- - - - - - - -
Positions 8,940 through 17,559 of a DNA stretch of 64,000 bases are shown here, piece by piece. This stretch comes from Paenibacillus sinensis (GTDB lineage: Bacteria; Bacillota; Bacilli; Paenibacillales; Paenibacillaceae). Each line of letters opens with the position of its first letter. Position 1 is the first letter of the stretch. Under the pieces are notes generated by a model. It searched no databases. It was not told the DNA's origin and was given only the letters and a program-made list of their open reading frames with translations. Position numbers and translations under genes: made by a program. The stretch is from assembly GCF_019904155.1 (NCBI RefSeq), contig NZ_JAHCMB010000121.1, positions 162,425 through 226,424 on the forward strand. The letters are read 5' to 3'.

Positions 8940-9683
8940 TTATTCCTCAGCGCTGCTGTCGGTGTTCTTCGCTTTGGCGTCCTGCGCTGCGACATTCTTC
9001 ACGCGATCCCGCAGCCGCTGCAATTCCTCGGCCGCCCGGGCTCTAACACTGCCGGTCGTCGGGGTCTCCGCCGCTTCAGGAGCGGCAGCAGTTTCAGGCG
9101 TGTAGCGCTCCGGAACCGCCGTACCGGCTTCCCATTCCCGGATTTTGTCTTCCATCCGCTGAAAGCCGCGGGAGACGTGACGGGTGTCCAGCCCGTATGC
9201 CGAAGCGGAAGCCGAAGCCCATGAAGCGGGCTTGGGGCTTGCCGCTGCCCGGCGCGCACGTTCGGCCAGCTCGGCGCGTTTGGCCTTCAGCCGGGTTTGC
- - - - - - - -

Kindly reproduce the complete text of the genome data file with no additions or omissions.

Positions 8,940 through 17,559 of a DNA stretch of 64,000 bases are shown here, piece by piece. This stretch comes from Paenibacillus sinensis (GTDB lineage: Bacteria; Bacillota; Bacilli; Paenibacillales; Paenibacillaceae). Each line of letters opens with the position of its first letter. Position 1 is the first letter of the stretch. Under the pieces are notes generated by a model. It searched no databases. It was not told the DNA's origin and was given only the letters and a program-made list of their open reading frames with translations. Position numbers and translations under genes: made by a program. The stretch is from assembly GCF_019904155.1 (NCBI RefSeq), contig NZ_JAHCMB010000121.1, positions 162,425 through 226,424 on the forward strand. The letters are read 5' to 3'.

Positions 8940-9683
8940 TTATTCCTCAGCGCTGCTGTCGGTGTTCTTCGCTTTGGCGTCCTGCGCTGCGACATTCTTC
9001 ACGCGATCCCGCAGCCGCTGCAATTCCTCGGCCGCCCGGGCTCTAACACTGCCGGTCGTCGGGGTCTCCGCCGCTTCAGGAGCGGCAGCAGTTTCAGGCG
9101 TGTAGCGCTCCGGAACCGCCGTACCGGCTTCCCATTCCCGGATTTTGTCTTCCATCCGCTGAAAGCCGCGGGAGACGTGACGGGTGTCCAGCCCGTATGC
9201 CGAAGCGGAAGCCGAAGCCCATGAAGCGGGCTTGGGGCTTGCCGCTGCCCGGCGCGCACGTTCGGCCAGCTCGGCGCGTTTGGCCTTCAGCCGGGTTTGC